British Prime Minister Theresa May has appointed the world's first minister for suicide prevention to lead efforts to lift the stigma and encourage more people to seek mental health support.
Health Minister Jackie Doyle-Price is set to take up the new role which will attempt to tackle the issues that result in more than 6,000 people killing themselves every year.
The appointment comes as ministers and officials from more than 50 countries assemble in London on Wednesday for a summit to mark World Mental Health Day, hosted by Health Secretary Matt Hancock and attended by Prince William and his wife Catherine.
The theme of this year’s World Mental Health Day is “young people and mental health in a changing world”. The World Health Organisations found that half of all mental illnesses begin by the age of 14, but in most cases they go undetected and untreated.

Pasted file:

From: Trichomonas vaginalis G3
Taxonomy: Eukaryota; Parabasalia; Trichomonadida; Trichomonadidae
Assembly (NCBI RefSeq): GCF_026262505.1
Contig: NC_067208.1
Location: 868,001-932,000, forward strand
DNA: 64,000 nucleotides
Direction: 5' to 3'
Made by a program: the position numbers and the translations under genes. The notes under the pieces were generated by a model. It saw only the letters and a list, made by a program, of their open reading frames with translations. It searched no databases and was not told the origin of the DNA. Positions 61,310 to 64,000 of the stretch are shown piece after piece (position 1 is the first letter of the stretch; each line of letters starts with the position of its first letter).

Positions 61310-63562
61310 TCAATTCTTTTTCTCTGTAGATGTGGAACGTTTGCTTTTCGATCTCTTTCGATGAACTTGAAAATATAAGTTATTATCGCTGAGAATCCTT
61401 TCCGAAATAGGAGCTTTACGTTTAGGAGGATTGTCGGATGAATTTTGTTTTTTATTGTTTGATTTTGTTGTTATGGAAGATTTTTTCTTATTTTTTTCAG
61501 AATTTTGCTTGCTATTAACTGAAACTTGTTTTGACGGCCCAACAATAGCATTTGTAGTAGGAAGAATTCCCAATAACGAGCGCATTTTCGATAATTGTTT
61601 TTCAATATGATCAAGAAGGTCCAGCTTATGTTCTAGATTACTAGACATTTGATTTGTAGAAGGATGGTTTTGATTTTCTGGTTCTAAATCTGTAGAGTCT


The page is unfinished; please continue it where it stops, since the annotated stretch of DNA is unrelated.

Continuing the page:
"We can end the stigma that has forced too many to suffer in silence and prevent the tragedy of suicide taking too many lives," Mrs May said, adding that there should be “true parity” between mental and physical health.
The government also vowed to increase its support in schools, bringing in new mental health teams to measure students' health, including their mental well-being.
Depression, a common mental disorder and one of the main causes of disability worldwide, affects an estimated 300 million people, the majority of which are women. The London government has put aside £1.8 million for an anti-suicide campaign plan.
In 2013, the World Health Assembly approved a "Comprehensive Mental Health Action Plan for 2013-2020" according to which all WHO’s Member States commit to taking action to improve mental health and to contribute to the attainment of a set of global targets.